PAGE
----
by Greg King on December 8, 2006 in Motherboards
Long known for their overclocker friendly motherboards, DFI is back with a board for the highly popular and extremely powerful Core 2 Duo. Using Intels 975X chipset, the DFI Infinity 975 X/G looks to introduce the enthusiast crowd to Conroe, DFI style. Using the BIOS that shipped with the board, we got less than spectacular results, forcing us to go with a popular Beta. How high could we get the FSB and is the board worth it?
If you’re a computer enthusiast, more than likely you have heard of DFI. Long known in the industry as an overclockers best friend in the motherboard arena, DFI has produced some of the best performing motherboards to date. Their LanParty series has catapulted them to the top tier of enthusiast motherboard manufacturers by offering superb performance and an ungodly amount of extras bundled. While the LanParty has garnered all of the accolades and attention, the Infinity series of motherboards has been around for those of us with somewhat restricting budgets.
With most of the attention going to the LanParty series, the Infinity can sometimes be looked over. While the Infinity series lacks the bundled extras that the LanParty offers, it still gets its fair share of attention from the DFI engineers.
Now that 2006 is almost behind us, looking back, it’s obvious that the CPU market is nothing like it was this time last year. Intel has retaken the performance crown from AMD, dual core CPUs are a common place and more importantly, affordable and the emergence of quad core CPUs is happening as well. The DFI Infinity 975 X/G, which we are working with today, uses the same 975 Intel chipset that has been around for a while now. Using this chipset, the 975 X/G is Core 2 Duo ready and with a BIOS upgrade, quad core ready as well. With the following that DFI has developed, there is a lot riding on this motherboard and in working with the 975 X/G over the past 4 weeks, we have been working with it to find out if it’s truly a board that the Core 2 Duo crown has been waiting for as well as if it’s a value to the consumer as the Infinity name implies.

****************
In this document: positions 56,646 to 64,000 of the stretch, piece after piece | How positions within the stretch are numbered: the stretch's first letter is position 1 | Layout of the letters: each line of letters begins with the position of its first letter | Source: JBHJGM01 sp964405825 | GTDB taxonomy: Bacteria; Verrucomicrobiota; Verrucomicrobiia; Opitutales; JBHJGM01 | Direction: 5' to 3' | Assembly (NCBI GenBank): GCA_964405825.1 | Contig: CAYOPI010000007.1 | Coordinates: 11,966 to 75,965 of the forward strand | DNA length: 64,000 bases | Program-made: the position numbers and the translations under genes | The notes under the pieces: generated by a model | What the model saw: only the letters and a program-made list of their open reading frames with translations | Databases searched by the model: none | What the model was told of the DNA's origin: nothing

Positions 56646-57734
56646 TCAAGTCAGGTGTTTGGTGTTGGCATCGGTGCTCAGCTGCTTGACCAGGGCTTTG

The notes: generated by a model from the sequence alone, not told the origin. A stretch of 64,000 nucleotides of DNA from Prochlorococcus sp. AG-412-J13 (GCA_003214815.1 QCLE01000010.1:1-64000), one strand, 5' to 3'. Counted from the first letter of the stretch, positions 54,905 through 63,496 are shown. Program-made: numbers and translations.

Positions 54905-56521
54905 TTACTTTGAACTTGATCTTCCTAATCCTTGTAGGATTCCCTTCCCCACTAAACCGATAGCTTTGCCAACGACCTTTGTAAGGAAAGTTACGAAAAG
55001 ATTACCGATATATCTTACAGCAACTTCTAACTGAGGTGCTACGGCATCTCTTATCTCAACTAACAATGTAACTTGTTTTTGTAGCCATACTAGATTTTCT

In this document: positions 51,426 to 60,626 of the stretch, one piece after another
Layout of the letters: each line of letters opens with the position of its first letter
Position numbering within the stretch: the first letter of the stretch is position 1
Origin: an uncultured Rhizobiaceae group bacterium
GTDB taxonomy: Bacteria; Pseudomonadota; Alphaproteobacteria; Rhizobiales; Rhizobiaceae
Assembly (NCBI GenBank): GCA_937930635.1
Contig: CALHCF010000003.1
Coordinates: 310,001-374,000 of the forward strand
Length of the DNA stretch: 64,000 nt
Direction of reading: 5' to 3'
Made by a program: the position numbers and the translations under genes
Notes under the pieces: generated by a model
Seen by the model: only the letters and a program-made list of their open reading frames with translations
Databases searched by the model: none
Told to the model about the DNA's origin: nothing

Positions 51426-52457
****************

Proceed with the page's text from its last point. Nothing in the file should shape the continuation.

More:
About the 975 X/G
- LGA 775 socket for: Pentium D, Pentium 4, Celeron D, Core2 (Conroe family), Quad Core processor (Kentsfield) read
- Supports Intel Enhanced Memory 64 Technology (EMT64T)
- Supports Enhanced Intel SpeedStep Technology (EIST)
- Supports Intel Hyper-Threading Technology
- Supports 1066/800/533MHz FSB
- Two PCI-Express x16 slots (either x16 and x1 or x8 and x8) with ATI Crossfire support
- One PCI-Express x1 slot and one PCI-Express x4 slot (either x1 and x1 or one x4)
- 1 Legacy PCI Slot
- Four SATA 3Gbps ports and a single IDE channel
- 1 external Firewire port via the Firewire VT6307
- Eight USB 2.0 ports, four internal and four on the rear I/O
- Realtek RTL8111B PCI-Express Gigabit Ethernet
- Realtek ALC882 High Definition audio codec with 8 channel sound support and S/PDIF
- Intel chipset supports:
- Four SATA ports
- SATA speed up to 3Gb/s
- RAID 0, RAID 1, RAID 0+1 and RAID 5
- JMB360 chip supports:
- One eSATA (external SATA) port
- SATA speed up to 3Gb/s
- Intel 975X Express Chipset
- Northbridge : Intel 975X Express
- Southbridge: Intel ICH7R
Packaging and Layout
DFI clearly wants to distinguish their Infinity boards from the LanParty board that they have built their name on. As the box shows, its nothing like the LanParty boxes but still informative.